Williams vs. Princeton vs. Amherst for philosophy major

My interest is mainly about Foucault and Marx(continental approach).
Love small colleges.
Don’t mind rural.
Want to pursue a PhD.

Why not check the curriculums / interests / research covered at all three to see which matches up best?

But assuming you’re not in yet, then also find your targets and safeties (the most important group) - those are for daydreamers (mainly) and there’s nothing wrong with that…someone will get in. Just not 95% of those who apply.

Good luck.

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Is this hypothetical or have you been admitted to all three? If hypothetical, you realize that these are 3 incredibly selective schools with admissions rates of 9.8% (W), sub 5% (P) and 9% (A). These admit rates are inclusive of athletes, other hooked applicants and ED applicants in the case of Williams and Amherst.

This site includes Williams, Amherst and Princeton:

The site also may be valuable as a source of ideas for additional colleges to research.

Undergraduate Study 2022 – The Philosophical Gourmet Report has some suggestions for selecting an undergraduate college for philosophy:

  • Consider undergraduate educational quality.
  • Consider strength of philosophy department (which they rank for graduate programs here).
  • For colleges without graduate programs in philosophy (e.g. LACs), consider breadth and depth of philosophy offerings, where faculty got their PhD, and size of the philosophy community. (But some of these characteristics may pull in opposite directions from the small class sizes that are sometimes seen as improving undergraduate educational quality.)

Note that, for graduate programs in philosophy, Princeton is not the top ranked one in the state of New Jersey. The good news is that some of the well ranked research universities in that list are not hyper-selective, so if you prefer a larger research university, you can still find strong philosophy department. If you prefer a LAC, the commentary in the page linked above suggests that you can still find a strong philosophy department at a LAC which is not hyper-selective.

As part of your research, you may want to consider the popularity of philosophy as a major at colleges of potential interest. IPEDS is a good source for this. As examples from your list, Amherst graduated seven philosophy majors in a recent year and Williams graduated six:



Should you want to consider other LACs, Hamilton is notable for offering a summer program in philosophy, which may reflect the strength of its department overall.


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Since it’s now June 1st, and it’s a bit late to be deciding which college to commit to, we can assume that it’s theoretical.

@Tri3 Acceptance rate to these three colleges are in single digits, and for Princeton, it’s under 5%. For “unhooked” students, cut those in half. So the chances that you will need to choose between these three is miniscule.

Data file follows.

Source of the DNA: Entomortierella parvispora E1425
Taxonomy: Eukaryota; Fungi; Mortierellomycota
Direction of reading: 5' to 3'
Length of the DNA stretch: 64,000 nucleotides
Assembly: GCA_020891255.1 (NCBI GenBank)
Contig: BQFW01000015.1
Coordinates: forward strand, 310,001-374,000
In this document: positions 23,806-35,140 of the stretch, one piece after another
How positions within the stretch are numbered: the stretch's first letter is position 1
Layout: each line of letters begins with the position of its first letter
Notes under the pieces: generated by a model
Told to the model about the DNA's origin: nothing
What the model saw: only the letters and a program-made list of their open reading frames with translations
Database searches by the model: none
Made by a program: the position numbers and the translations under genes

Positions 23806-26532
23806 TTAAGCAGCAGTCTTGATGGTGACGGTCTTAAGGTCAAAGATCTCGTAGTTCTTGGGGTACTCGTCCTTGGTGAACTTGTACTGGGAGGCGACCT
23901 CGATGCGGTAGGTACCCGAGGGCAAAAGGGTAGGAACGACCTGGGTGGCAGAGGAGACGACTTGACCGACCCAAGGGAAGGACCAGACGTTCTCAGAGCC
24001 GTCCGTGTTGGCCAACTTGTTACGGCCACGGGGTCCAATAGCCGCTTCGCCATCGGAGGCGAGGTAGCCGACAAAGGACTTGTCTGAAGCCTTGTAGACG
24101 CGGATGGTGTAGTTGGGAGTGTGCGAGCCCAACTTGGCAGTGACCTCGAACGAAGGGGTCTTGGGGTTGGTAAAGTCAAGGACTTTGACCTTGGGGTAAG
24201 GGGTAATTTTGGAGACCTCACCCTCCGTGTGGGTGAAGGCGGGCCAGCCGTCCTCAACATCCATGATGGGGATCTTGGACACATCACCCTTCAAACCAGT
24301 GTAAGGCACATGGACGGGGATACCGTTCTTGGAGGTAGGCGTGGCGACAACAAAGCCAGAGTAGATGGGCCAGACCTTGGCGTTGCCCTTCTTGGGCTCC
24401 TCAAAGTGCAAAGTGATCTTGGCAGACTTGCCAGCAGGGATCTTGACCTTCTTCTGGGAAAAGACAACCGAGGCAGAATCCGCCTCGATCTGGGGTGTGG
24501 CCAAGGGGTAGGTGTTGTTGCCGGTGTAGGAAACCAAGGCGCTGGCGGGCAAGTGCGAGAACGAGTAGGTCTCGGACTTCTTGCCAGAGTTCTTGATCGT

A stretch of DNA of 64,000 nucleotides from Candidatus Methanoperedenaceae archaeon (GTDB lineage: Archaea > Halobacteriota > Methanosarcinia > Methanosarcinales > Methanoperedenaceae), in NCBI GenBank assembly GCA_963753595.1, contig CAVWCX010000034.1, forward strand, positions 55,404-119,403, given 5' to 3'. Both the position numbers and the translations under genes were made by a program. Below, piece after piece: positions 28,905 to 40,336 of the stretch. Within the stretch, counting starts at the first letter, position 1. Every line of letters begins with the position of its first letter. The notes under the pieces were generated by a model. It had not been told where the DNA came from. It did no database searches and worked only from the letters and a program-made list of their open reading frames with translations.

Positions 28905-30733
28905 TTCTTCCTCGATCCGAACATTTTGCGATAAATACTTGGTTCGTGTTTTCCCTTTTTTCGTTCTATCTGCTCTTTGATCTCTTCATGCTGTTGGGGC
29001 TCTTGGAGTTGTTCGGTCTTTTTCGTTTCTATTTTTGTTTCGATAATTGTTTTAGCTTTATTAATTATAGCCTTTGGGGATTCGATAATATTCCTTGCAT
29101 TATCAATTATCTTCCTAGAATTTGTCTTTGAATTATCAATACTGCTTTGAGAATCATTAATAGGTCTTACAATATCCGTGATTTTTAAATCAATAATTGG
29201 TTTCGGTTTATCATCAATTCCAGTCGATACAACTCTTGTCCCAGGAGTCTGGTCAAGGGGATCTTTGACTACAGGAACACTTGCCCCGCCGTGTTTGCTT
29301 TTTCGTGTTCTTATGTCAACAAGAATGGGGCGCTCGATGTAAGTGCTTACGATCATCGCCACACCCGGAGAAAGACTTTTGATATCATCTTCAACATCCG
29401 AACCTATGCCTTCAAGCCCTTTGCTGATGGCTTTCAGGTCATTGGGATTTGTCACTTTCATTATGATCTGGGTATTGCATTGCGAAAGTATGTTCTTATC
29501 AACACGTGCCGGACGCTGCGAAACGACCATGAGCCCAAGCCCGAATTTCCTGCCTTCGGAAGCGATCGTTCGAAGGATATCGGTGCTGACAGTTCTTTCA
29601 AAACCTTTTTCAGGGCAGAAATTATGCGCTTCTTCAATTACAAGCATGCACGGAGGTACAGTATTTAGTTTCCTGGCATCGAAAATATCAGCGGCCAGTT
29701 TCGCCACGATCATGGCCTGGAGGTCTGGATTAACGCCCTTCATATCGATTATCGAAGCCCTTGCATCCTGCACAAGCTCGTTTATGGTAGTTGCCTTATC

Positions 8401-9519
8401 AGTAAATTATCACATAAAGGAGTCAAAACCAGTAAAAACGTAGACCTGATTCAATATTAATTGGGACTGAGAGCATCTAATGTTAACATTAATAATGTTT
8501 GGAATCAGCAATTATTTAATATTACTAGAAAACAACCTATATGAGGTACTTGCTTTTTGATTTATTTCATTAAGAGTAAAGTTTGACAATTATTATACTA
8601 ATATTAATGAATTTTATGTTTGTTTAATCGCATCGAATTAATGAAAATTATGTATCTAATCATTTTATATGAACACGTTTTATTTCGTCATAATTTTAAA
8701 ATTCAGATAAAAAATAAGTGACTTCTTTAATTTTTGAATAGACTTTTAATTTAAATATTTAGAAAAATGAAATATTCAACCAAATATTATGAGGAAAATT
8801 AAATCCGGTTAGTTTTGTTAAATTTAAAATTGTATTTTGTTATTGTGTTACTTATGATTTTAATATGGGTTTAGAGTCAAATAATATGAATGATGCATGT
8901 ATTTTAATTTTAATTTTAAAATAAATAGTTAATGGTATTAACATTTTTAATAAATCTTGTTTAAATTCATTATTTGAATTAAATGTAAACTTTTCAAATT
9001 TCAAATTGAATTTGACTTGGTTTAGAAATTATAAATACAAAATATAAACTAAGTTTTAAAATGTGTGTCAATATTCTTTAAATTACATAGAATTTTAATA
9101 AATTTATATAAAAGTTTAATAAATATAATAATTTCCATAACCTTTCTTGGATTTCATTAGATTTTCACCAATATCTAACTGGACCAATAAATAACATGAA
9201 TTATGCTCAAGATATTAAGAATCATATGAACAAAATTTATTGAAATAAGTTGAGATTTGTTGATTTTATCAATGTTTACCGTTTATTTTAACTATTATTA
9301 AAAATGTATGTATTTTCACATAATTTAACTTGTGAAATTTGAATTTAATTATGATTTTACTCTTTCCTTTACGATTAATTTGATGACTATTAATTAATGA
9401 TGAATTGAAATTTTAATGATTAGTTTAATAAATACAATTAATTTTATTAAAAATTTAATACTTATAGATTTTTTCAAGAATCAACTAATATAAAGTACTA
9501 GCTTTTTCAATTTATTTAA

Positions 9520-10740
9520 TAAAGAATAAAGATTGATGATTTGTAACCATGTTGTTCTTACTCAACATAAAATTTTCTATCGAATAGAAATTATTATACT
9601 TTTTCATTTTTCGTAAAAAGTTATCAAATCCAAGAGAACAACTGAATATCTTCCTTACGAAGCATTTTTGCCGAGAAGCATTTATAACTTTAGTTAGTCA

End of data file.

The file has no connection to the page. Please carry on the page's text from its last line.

What grade are you in? Unless you are a rising senior, you shouldn’t even be thinking about specific colleges.

So think “Liberal Arts College”. The percent of students who attend a LAC who end up doing a PhD is higher than at research universities. Moreover, acceptance rate from LACs to “elite” PhD programs are far higher than they would be from research universities with the same acceptance rates. This is important.

Since you are already thinking of a PhD program in philosophy, my central piece of advice is: don’t do it.

Here is an article you may want to read, even if you have a few years before you start your undergraduate degree:

Thanks anyway

Thanks, just being curious.

Thanks anyway for what - I gave you guidance.

This isn’t a question just to ask - do your homework.

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Why can’t I have a question to ask?

This is just a HYPOTHETICAL question.
This is a high school student asking out of curiosity.
This is a person who DO have an opportunity to attend a top university asking.
This is a student who only check the forum AFTER finishing homework etc.
So plz don’t judge.
Thank you very much.

You can ask - and I gave you an answer because you threw out specific names and topics.

In this case, you should do the research.

The site offers these suggestions:

However, with respect to these schools, where are the faculty? Lawrence appears to list four philosophy instructors; IWU appears to list two:

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Though far from religious, the oldest Wesleyan University in the United States has eleven (11)
Faculty, Philosophy - Wesleyan University

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I have really no idea where the best place to study philosophy might be. I did it at a large R1, but it was a sleepy little department that few kids accessed, both because it doesn’t sound employable and because it had a reputation on campus as a tough major (which it was). Having said that, I have to agree with the author cited by @ucbalumnus on the point about student/teacher ratios. Philosophy doesn’t teach well in an auditorium setting in my experience.

I can’t imagine you’d go wrong at any of those three. And although I’m sure W & A are great places at which to study philosophy, and we know LACs are a great foundation from which to launch future plans to get a PhD, I’m sure Princeton would be just fine too. :wink: